US director Steven Spielberg received the Honorary Golden Bear on Tuesday evening Berlinale received for his life’s work. The Berlinale bosses Mariette Rissenbeek and Carlo Chatrian presented him with the award. The audience celebrated 76-year-old Spielberg with minute-long ovations, and he too was visibly touched during the gala.
Spielberg said he owed a lot to German cinema. He named film pioneers such as Friedrich Wilhelm Murnau and Ernst Lubitsch, but also directors Rainer Werner Fassbinder, Werner Herzog, Margarethe von Trotta, Wim Wenders, Wolfgang Petersen, Volker Schlöndorff and Tom Tykwer. “I’ve been inspired by all of them, by their films,” Spielberg said. “My work is somehow at home in Germany, and tonight I really feel almost at home here.” This is particularly meaningful to him because he is a Jewish film director, Spielberg said. It takes tremendous effort to heal the wounds. The director recalled the sentence that the opposite of justice is not injustice, but forgetting. “You can only heal historical wounds by remembering.”
Spielberg announced that he wants to make many more films: “I would like to surpass Manoel de Oliveira.” The Portuguese film director, who died in 2015, made his last film at the age of 106 Movie. “Maybe I can do it,” said the three-time Oscar winner. In a eulogy, U2 singer Bono described Spielberg as “the greatest of the greats in Hollywood”. Bono compared the director to his historical figures. “He’s been digging up the past for decades to see what that means for the present.” Spielberg is “a masterful storyteller” over thousands of years from dinosaurs to artificial intelligence. Spielberg’s films include Jaws, ET, Indiana Jones, Jurassic Park, Schindler’s List, Saving Private Ryan and West Side Story.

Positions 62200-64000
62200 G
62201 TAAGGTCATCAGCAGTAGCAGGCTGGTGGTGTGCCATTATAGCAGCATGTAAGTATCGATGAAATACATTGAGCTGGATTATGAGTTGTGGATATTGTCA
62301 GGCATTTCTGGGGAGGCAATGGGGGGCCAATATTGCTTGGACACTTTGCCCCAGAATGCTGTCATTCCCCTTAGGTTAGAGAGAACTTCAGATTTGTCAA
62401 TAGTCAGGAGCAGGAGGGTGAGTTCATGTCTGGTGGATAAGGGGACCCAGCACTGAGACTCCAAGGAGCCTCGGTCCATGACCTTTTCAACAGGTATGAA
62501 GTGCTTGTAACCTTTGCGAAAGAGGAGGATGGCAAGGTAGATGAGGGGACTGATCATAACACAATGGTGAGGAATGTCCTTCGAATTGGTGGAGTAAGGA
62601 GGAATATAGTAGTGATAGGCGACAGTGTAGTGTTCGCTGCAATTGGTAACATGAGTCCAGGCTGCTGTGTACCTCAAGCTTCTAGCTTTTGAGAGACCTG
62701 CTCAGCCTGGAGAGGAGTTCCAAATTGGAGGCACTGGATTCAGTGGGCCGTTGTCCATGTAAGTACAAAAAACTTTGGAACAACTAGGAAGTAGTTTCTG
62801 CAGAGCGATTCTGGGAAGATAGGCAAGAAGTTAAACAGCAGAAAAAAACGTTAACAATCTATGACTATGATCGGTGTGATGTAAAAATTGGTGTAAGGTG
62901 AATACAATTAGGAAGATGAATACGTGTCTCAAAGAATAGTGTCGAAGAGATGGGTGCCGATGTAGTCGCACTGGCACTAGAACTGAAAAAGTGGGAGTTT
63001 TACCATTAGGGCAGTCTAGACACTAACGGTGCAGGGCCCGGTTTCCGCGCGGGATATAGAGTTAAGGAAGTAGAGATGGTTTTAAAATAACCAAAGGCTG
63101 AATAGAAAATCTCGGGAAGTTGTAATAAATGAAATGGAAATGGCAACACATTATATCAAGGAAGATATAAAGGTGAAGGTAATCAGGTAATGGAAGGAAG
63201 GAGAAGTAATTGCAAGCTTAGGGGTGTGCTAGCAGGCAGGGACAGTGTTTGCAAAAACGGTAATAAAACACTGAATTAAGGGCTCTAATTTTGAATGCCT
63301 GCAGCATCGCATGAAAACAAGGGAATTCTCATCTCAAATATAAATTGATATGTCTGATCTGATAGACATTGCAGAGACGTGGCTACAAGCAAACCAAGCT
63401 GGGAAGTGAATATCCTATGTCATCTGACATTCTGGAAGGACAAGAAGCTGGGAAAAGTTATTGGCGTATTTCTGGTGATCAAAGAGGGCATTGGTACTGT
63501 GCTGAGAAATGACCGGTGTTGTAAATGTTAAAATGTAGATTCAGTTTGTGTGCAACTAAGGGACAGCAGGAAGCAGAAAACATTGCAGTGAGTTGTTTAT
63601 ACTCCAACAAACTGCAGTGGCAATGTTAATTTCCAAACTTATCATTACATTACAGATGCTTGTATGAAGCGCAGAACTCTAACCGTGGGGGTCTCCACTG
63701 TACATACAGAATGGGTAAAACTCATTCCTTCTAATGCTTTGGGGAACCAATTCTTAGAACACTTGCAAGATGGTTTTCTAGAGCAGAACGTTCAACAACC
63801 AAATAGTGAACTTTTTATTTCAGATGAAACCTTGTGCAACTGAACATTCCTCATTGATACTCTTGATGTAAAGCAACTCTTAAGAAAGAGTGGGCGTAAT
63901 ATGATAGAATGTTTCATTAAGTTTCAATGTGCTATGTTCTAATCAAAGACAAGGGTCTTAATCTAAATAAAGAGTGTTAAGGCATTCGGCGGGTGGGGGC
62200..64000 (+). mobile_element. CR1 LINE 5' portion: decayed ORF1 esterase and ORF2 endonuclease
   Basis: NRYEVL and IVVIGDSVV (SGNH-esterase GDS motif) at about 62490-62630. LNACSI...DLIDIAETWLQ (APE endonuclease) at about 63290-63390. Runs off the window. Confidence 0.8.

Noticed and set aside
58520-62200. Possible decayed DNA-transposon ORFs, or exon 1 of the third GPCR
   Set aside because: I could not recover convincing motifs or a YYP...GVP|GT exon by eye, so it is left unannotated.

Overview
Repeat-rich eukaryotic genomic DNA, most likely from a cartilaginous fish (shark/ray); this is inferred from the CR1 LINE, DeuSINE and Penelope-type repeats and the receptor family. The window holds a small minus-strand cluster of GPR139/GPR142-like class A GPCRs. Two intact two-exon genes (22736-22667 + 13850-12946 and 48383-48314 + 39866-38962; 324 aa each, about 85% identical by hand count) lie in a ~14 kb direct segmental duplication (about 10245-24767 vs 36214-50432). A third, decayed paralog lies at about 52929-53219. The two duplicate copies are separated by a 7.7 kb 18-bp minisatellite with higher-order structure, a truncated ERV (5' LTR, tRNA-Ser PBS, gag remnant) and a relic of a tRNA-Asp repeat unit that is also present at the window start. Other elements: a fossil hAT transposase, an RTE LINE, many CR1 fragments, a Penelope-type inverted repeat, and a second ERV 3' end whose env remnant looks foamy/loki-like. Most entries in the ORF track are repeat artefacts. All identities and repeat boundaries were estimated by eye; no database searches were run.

Spielberg’s latest film “The Fabelmans” was shown during the gala. It will be in German cinemas on March 9th. The story tells of Spielberg’s childhood and youth as the son of Jewish parents in the USA in the 1950s and 1960s – and his beginnings as a filmmaker.
The Berlinale has already honored a number of filmmakers for their life’s work, most recently the actresses Isabelle Huppert, Helen Mirren and Charlotte Rampling. Alongside Cannes and Venice, the International Film Festival is one of the most important film festivals in the world.